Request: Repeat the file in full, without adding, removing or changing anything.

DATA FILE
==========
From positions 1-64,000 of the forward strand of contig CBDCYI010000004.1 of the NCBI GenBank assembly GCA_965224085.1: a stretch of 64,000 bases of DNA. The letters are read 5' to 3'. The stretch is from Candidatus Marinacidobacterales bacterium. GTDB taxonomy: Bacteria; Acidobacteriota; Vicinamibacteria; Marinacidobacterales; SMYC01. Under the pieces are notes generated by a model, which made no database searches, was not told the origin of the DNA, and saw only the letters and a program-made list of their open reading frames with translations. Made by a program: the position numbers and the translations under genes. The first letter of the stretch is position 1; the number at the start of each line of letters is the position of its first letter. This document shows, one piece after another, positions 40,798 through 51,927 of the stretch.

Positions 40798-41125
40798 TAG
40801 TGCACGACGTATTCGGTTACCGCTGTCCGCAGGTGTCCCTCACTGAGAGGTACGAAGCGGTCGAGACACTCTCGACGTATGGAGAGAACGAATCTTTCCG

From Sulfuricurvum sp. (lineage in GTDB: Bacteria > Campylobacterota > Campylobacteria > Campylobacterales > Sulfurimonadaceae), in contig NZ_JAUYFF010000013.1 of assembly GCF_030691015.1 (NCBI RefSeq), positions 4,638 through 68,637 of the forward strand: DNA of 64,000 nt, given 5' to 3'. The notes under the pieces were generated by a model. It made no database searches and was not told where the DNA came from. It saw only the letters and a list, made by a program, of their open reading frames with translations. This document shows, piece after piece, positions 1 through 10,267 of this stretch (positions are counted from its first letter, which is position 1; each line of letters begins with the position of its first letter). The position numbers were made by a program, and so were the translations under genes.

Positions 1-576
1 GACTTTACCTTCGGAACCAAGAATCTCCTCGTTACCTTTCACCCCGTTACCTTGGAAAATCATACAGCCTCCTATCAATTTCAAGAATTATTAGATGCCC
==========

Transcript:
From positions 1-64,000 of the forward strand of contig CBDCYI010000004.1 of the NCBI GenBank assembly GCA_965224085.1: a stretch of 64,000 bases of DNA. The letters are read 5' to 3'. The stretch is from Candidatus Marinacidobacterales bacterium. GTDB taxonomy: Bacteria; Acidobacteriota; Vicinamibacteria; Marinacidobacterales; SMYC01. Under the pieces are notes generated by a model, which made no database searches, was not told the origin of the DNA, and saw only the letters and a program-made list of their open reading frames with translations. Made by a program: the position numbers and the translations under genes. The first letter of the stretch is position 1; the number at the start of each line of letters is the position of its first letter. This document shows, one piece after another, positions 40,798 through 51,927 of the stretch.

Positions 40798-41125
40798 TAG
40801 TGCACGACGTATTCGGTTACCGCTGTCCGCAGGTGTCCCTCACTGAGAGGTACGAAGCGGTCGAGACACTCTCGACGTATGGAGAGAACGAATCTTTCCG

From Sulfuricurvum sp. (lineage in GTDB: Bacteria > Campylobacterota > Campylobacteria > Campylobacterales > Sulfurimonadaceae), in contig NZ_JAUYFF010000013.1 of assembly GCF_030691015.1 (NCBI RefSeq), positions 4,638 through 68,637 of the forward strand: DNA of 64,000 nt, given 5' to 3'. The notes under the pieces were generated by a model. It made no database searches and was not told where the DNA came from. It saw only the letters and a list, made by a program, of their open reading frames with translations. This document shows, piece after piece, positions 1 through 10,267 of this stretch (positions are counted from its first letter, which is position 1; each line of letters begins with the position of its first letter). The position numbers were made by a program, and so were the translations under genes.

Positions 1-576
1 GACTTTACCTTCGGAACCAAGAATCTCCTCGTTACCTTTCACCCCGTTACCTTGGAAAATCATACAGCCTCCTATCAATTTCAAGAATTATTAGATGCCC